Introduction. The use of Echo Planar Imaging (EPI) techniques has extensively increased in the last few years. The technical improvements in new Magnetic Resonance Imaging (MRI) systems satisfy the instrumental requirements for these complex high-speed methods. The latest commercial systems are provided with standard EPI sequences. The increased data acquisition speed which characterizes EPI opens new and interesting perspectives, although the resolution is lower than the one typically achieved with conventional imaging. Materials and methods. The description of the data sampling process in terms of the k-space is a powerful tool for planning or understanding complex sequence diagrams like EPI. The basic concepts of the method are reported and discussed, pointing out the most noteworthy feature of the k-space, ie, its Fourier inverse yield to the image. A generic pulse sequence has been considered to explain the sampling of k-space trajectories. Examples of ultrafast imaging techniques are subsequently considered and discussed. Conclusions. EPI improves the resolution time of MRI, which is an intrinsically slow imaging procedure. Images can be obtained in few tenth of a second so that MRI suits the short temporal range of many interesting physiological processes. Recently the main goal of functional Magnetic Resonance Imaging (fMRI) has been the study of brain activity related to local changes in brain hemodynamics. These changes cause MR signal intensity variations. In the last years, several brain activity studies have been performed by means of Positron Emission Tomography (PET) which involves the administration of radioactive substances; fMRI has the advantage that it is a noninvasive technique, although peripheral nerve stimulation effects should be considered.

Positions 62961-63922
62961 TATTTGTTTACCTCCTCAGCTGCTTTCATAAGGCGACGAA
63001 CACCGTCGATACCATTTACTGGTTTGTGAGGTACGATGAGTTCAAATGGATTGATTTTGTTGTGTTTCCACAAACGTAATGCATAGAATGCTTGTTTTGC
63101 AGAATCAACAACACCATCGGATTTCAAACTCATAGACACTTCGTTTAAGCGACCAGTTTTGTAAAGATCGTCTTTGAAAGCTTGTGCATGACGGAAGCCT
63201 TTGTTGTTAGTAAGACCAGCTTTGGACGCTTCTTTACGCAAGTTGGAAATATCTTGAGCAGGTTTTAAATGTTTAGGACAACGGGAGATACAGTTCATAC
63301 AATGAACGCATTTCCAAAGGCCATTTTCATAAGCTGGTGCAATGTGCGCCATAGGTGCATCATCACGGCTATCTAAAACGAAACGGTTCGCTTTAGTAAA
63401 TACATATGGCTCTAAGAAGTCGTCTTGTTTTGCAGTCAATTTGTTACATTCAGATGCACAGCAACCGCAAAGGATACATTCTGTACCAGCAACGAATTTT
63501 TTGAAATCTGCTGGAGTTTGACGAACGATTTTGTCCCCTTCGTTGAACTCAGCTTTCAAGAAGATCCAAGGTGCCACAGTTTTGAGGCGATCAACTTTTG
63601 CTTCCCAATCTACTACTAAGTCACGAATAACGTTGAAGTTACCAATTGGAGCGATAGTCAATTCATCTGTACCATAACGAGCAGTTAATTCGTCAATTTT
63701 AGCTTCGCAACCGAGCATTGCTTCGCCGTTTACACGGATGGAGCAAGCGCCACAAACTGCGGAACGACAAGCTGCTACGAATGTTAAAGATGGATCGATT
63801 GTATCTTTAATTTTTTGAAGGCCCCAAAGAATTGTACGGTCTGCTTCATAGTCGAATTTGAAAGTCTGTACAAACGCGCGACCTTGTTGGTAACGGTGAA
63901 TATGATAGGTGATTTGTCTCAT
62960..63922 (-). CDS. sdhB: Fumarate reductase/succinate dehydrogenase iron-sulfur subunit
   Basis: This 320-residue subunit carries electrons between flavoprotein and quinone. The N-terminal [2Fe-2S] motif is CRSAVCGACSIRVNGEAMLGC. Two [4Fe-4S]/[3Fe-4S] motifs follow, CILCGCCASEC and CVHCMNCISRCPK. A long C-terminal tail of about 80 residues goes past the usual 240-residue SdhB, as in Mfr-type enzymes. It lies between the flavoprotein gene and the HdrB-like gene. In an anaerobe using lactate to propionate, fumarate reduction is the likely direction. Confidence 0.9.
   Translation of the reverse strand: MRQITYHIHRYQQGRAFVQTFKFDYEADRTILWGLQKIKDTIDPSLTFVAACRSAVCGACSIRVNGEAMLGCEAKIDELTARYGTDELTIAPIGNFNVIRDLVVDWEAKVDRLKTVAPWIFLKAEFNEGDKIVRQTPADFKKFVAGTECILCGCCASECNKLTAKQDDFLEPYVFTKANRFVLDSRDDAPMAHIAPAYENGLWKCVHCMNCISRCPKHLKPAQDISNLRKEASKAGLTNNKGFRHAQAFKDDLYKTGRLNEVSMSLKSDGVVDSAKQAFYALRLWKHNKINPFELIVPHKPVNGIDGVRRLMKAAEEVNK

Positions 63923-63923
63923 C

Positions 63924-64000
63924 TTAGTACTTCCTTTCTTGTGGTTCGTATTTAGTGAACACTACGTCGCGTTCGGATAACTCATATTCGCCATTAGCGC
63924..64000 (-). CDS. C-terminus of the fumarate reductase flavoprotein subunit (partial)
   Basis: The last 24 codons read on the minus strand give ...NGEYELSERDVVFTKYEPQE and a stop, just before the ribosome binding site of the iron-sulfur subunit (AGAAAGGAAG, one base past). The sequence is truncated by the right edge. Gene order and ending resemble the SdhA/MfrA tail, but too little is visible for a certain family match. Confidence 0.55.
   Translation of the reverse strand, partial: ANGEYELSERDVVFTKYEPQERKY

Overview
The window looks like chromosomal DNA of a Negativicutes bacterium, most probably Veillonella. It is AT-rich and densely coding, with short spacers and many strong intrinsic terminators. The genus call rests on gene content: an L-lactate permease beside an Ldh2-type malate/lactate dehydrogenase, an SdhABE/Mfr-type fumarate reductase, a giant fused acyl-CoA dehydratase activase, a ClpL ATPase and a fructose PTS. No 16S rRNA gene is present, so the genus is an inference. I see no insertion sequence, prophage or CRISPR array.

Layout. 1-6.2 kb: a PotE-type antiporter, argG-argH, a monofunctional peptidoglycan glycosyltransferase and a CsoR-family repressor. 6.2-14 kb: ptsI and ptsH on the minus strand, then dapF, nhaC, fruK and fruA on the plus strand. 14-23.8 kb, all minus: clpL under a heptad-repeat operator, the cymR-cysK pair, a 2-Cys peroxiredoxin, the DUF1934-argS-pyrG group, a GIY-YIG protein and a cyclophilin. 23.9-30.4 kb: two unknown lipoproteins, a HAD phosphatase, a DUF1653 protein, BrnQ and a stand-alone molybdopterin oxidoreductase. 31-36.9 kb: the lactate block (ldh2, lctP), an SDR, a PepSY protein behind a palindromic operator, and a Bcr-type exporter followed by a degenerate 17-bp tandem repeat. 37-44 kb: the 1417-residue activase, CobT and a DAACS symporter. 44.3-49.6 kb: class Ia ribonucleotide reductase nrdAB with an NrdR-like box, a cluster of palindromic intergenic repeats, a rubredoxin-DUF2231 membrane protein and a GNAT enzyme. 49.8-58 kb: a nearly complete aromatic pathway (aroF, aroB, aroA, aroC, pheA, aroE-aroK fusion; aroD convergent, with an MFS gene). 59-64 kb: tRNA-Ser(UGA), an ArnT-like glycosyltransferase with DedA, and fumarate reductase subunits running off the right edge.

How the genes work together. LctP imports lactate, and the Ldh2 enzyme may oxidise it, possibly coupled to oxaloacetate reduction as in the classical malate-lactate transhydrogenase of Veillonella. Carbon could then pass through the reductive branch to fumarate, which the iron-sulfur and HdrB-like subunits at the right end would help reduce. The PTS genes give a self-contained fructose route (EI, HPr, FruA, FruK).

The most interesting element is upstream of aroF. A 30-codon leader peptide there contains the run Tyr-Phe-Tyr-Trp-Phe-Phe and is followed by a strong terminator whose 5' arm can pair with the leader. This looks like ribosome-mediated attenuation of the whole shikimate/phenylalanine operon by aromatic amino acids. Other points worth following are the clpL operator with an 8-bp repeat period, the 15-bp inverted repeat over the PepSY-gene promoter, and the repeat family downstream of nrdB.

|Translated title of the contribution||Fundamental and limits in EPI MR|
|Number of pages||8|
|Publication status||Published - Jun 1999|
ASJC Scopus subject areas
- Radiology Nuclear Medicine and imaging